AB Thinks  →  23rd March 2022

The state of IC: what’s behind the numbers?

In episode 58 of The Internal Comms Podcast, we dissect the results of Gallagher’s latest State of the Sector report, the definitive global survey of the internal comms landscape. Gallagher has been leading this conversation since 2008 and this survey has given IC professionals the inside track on the evolution of our industry for more than a decade.

IC teams are still living through the shockwaves of new challenges surfacing every day and significantly evolved ways of working. The positive from all of this is that internal communicators have become indispensable to mitigating the fallout during a crisis and preserving employee and organisational wellbeing.

Gallagher’s Head of Communications and Change, Siobhan Hammond, sheds light on what this year’s results are telling us about the current state of our profession. Below are some of the key insights from the episode.

What challenges are IC professionals facing this year?

#1 Resetting the agenda
The events of the past couple of years have defined the agendas and focus of IC teams across the world. The great resignation, hybrid working and an element of self-preservation in difficult times have meant switching focus on key issues at a rapid and sometimes unrelenting pace.

As we emerge, we are reclaiming control to guide the reigns of our IC strategy, but the backdrop of this experience is important when we think about what we want to achieve and how employee campaigns and messages will land. Siobhan explains that key themes are emerging around the future of work, and work-life balance, flexibility and mental health are top priorities. In the 2020/21 survey, it was no surprise that 70% of respondents named employee wellbeing as a key trend and this is still vital to remember as we plan and reset our goals.

#2 Disengaged employees
Siobhan emphasises that as organisations reinvent themselves post-pandemic, employees want absolute clarity on what that means for them, as well as for the company’s vision and purpose.

In fact, engaging people around purpose, strategy and values remains the top priority for more than half (53%) of the world’s organisations. The consistency of this result throughout all geographic regions and organisation sizes is a reminder that this is the very essence of internal comms.

#3 IC Resource
Another key challenge Siobhan highlights is a lack of capacity in the profession. The survey identified this as an issue for most comms professionals, with 32% of respondents naming this as a critical concern.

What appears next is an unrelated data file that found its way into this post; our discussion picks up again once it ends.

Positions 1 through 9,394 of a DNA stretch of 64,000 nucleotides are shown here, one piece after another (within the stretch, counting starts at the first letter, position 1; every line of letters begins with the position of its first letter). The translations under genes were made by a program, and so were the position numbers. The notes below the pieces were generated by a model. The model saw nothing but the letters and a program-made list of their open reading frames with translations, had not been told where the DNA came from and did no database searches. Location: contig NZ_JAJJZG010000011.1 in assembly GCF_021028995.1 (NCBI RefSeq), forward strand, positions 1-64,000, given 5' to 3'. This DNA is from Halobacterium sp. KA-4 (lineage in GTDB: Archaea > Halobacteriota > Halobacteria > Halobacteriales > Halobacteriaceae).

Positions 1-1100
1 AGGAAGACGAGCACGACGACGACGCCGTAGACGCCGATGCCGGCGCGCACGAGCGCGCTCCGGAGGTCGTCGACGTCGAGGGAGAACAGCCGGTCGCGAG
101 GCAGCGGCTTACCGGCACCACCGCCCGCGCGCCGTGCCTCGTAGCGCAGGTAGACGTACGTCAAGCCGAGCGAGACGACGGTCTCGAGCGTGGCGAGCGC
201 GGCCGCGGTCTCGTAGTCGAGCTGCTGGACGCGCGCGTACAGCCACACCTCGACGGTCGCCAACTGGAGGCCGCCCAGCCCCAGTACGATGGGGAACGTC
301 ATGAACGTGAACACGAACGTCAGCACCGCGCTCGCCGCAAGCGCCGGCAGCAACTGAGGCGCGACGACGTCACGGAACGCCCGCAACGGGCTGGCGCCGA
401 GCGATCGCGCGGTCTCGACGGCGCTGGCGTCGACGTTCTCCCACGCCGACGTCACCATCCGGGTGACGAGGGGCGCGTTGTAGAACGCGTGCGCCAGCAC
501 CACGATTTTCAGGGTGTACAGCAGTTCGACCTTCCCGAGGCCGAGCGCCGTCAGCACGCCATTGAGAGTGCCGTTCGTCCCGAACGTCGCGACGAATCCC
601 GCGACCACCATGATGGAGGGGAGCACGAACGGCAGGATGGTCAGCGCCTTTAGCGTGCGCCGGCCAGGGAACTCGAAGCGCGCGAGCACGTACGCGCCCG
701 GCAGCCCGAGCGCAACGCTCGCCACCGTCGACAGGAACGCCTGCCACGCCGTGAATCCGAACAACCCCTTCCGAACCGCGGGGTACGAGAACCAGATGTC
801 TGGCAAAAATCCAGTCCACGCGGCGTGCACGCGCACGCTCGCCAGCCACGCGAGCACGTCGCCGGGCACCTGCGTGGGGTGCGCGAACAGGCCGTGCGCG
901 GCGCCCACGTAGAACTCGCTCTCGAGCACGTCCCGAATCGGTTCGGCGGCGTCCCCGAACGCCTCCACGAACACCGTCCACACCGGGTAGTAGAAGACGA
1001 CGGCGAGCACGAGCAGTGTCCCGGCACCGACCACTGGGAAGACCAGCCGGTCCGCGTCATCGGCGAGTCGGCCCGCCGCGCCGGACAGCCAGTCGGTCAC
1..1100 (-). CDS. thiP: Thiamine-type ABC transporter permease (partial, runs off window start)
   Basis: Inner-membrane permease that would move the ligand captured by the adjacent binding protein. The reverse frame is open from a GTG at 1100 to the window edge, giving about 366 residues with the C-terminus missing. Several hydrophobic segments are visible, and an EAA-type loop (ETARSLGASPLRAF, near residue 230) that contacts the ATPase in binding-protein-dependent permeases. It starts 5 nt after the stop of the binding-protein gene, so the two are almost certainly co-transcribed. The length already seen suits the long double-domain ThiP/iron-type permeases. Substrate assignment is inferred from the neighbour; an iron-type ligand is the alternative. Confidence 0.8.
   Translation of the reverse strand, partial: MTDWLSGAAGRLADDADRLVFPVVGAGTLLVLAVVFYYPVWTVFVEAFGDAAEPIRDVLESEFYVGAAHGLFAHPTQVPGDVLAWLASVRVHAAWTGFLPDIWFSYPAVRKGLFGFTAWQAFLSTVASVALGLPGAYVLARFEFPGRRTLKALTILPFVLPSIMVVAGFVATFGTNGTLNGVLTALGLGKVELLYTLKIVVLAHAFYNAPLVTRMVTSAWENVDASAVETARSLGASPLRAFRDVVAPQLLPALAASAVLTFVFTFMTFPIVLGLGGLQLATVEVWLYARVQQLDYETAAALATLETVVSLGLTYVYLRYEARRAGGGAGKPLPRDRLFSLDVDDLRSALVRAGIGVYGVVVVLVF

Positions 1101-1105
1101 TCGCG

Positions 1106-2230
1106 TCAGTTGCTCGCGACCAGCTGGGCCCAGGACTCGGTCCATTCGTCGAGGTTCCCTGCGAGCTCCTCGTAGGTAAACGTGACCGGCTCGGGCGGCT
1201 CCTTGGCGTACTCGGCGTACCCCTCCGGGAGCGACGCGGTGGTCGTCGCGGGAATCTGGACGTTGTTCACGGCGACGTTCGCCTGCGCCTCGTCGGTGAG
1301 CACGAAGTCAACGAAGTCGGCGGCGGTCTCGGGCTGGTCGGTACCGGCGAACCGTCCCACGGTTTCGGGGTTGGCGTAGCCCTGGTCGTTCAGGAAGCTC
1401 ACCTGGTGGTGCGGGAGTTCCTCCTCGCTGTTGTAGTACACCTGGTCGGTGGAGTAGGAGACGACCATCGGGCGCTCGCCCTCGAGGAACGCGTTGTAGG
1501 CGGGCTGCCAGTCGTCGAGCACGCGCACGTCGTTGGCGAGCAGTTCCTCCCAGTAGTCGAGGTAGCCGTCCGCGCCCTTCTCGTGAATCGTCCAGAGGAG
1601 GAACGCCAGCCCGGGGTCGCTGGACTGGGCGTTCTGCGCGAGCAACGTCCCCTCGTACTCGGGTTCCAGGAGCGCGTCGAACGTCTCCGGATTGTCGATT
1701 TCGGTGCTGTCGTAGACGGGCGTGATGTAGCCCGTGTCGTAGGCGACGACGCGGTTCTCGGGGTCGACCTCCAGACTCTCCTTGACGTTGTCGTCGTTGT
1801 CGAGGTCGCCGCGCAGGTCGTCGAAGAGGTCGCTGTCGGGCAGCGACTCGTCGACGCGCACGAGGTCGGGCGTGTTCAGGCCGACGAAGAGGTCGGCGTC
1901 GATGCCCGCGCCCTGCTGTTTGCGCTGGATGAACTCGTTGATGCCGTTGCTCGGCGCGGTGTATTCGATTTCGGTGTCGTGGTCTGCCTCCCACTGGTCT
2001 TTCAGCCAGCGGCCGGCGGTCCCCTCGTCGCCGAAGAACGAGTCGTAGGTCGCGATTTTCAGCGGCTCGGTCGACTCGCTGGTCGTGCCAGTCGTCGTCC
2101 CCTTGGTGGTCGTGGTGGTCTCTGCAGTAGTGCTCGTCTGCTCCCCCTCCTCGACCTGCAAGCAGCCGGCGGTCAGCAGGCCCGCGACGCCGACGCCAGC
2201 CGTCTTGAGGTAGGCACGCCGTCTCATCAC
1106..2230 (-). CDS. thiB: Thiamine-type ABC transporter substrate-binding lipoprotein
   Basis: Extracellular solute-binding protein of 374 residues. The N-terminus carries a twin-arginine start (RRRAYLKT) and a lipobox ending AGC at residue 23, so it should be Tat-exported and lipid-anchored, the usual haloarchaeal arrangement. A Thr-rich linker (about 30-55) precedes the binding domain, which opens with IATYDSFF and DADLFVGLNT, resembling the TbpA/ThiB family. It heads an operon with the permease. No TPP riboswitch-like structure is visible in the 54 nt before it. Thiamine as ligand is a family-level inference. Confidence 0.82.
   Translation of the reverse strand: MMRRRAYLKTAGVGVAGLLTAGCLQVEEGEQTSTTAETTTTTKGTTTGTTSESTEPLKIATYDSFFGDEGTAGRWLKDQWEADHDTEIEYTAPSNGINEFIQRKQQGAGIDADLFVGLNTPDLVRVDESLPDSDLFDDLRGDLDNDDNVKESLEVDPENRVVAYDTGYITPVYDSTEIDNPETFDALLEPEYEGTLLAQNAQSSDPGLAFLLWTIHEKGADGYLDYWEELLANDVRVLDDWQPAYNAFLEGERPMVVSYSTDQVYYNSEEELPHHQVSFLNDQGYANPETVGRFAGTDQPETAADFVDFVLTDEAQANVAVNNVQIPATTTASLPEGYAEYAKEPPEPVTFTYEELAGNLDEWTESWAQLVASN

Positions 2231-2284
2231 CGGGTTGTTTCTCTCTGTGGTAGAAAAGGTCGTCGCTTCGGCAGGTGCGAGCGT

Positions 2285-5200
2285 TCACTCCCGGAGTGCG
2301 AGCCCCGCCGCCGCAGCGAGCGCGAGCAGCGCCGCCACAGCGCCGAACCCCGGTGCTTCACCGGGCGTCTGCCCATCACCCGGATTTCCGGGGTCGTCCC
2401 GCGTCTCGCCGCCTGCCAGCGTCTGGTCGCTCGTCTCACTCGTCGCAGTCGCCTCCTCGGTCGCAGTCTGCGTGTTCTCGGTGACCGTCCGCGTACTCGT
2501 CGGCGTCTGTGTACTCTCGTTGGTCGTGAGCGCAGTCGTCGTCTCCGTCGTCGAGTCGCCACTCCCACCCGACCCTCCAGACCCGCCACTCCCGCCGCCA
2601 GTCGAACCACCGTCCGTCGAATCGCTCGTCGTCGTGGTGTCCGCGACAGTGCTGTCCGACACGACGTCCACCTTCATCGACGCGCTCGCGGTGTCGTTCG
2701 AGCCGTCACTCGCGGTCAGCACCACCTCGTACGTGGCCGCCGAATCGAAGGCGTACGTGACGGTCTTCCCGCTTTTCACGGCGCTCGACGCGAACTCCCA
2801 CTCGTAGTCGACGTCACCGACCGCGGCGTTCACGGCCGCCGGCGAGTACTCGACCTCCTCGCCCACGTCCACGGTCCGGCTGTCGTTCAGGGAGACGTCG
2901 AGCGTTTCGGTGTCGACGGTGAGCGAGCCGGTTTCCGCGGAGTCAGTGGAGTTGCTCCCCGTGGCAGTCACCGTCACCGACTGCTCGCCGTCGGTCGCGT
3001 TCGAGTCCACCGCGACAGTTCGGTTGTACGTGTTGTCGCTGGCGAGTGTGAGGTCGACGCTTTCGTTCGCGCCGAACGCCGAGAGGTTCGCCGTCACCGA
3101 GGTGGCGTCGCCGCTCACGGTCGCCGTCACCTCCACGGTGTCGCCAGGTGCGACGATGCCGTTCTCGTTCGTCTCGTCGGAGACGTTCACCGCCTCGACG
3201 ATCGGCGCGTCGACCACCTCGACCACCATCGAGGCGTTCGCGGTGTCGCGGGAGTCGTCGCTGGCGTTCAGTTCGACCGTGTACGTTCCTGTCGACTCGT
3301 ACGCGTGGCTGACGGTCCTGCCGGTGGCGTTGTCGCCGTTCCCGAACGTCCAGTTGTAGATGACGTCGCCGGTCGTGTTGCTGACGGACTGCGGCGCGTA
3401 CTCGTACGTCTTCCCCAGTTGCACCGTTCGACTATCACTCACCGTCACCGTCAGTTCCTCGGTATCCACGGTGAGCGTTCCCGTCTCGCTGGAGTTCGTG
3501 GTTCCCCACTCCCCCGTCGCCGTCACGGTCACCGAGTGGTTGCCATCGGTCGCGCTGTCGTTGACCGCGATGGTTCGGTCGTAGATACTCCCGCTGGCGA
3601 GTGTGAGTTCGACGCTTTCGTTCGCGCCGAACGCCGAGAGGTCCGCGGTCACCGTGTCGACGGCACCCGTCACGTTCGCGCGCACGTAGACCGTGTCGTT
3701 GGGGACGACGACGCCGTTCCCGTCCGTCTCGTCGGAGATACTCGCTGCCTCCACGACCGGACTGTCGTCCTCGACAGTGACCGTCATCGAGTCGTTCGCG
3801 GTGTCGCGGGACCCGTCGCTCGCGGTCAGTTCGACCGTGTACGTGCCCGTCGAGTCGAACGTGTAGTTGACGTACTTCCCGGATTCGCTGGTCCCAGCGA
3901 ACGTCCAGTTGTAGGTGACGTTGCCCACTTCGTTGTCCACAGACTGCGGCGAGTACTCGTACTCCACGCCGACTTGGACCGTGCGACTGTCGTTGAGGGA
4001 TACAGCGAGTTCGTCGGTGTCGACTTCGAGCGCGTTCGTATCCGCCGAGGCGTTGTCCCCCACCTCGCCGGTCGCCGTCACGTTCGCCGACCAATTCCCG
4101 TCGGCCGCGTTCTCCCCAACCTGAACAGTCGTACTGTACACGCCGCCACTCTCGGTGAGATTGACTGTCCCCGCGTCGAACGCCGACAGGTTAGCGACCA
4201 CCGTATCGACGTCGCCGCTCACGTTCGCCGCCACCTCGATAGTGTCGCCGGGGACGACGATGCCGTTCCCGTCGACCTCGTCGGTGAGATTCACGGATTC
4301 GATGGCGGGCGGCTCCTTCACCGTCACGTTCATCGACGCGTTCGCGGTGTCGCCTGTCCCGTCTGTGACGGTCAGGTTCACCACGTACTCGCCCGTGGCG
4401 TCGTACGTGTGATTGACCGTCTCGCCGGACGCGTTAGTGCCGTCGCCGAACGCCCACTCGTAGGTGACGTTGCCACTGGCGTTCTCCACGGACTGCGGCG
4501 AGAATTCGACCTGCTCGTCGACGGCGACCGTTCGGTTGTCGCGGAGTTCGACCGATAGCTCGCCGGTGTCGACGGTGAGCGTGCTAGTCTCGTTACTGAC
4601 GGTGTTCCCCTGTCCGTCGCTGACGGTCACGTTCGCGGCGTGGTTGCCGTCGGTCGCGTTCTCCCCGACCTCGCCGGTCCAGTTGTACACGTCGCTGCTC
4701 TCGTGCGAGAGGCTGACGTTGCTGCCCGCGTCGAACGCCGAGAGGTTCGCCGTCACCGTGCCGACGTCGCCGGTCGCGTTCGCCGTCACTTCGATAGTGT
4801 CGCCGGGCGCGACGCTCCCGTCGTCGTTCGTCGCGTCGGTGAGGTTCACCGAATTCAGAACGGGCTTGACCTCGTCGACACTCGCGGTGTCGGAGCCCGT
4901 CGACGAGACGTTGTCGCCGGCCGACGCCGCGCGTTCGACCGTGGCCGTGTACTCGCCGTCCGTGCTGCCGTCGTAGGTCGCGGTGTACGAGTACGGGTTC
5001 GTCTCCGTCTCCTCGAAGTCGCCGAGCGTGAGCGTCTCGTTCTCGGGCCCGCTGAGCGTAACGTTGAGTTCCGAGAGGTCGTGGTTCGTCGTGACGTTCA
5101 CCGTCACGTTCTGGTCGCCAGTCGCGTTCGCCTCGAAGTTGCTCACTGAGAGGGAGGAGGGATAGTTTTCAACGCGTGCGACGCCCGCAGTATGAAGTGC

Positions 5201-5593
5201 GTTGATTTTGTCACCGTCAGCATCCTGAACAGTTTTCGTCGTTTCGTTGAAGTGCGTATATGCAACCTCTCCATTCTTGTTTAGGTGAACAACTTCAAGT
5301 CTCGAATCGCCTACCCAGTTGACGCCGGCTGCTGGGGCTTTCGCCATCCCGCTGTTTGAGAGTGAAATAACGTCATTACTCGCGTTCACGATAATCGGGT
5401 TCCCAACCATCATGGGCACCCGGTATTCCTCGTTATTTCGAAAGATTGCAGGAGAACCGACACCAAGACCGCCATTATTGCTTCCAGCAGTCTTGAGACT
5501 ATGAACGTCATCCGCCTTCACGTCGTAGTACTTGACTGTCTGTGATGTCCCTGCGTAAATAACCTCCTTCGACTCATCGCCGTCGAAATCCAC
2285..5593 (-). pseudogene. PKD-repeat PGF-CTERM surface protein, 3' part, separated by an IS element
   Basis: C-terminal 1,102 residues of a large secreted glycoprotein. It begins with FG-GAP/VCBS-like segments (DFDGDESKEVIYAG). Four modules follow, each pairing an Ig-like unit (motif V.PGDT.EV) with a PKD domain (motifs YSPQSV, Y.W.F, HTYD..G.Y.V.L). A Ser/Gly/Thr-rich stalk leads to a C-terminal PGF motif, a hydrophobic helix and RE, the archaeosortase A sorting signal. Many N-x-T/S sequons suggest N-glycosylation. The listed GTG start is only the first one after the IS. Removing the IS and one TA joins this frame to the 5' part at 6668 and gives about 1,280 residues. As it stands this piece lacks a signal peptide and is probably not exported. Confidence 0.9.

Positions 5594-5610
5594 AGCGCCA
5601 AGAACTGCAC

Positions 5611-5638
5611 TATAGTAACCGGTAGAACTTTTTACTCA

With the recognition of the vital role internal communicators play, it is no surprise that demand for talented IC professionals has increased and reduced capacity in teams that are already under pressure. The scope of projects has broadened and there are more topics and societal themes IC teams are expected to tackle. For example, diversity and inclusion, as well as environmental impact and how organisations are compliant in these areas, are now both an existing and prospective employee concern. Employees and customers are holding organisations accountable, so these complex subjects need time, resources and dedicated roles to make meaningful decisions that have a lasting and tangible impact.

#4 Manager communication
The survey found that 81% of respondents said their expectations of leaders and managers have increased in the past 12 months. And while we’ve become more reliant on increasing digital capabilities, it’s clear that we can’t replace human interaction – people managers are one of the most critical communication channels in any organisation, and this doesn’t change whether the audience is deskless or not.

But are organisations doing enough to support their leaders and people managers, in giving them the right skills and tools to elevate their communication? This channel of communication should not be left undeveloped and will need investment and collaboration with L&D.

#5 Adapting channel strategy
Comms professionals need to approach channels more strategically. The survey found that 39% of organisations see adapting their channel strategy to hybrid working as a priority, but relatively few have completed a channel review (19%) or made the introduction of a new digital or social channel a priority in 2022 (14%).

Channels need to be designed to meet the needs of employees, as well as supporting the company’s vision and bigger strategic goals. An internal channel framework will help leaders and the c-suite achieve objectives, so more needs to be done to raise awareness of this.

#6 Measurement and impact
When asked about what broader themes and skills internal communicators should look to explore, 61% of respondents chose data and measurement as their top response. This is exciting, because there’s a real appetite for data exploration, management and interrogation, which bodes well for the future of internal comms.

But many comms professionals are struggling to find time to do data analysis accurately and to really understand the KPIs they need to measure changes in mindsets and behaviour – not just the reach of the channels, but their influence. Having facts and figures to hand will only support IC teams to raise their game, secure bigger budgets and stay influential in their organisation.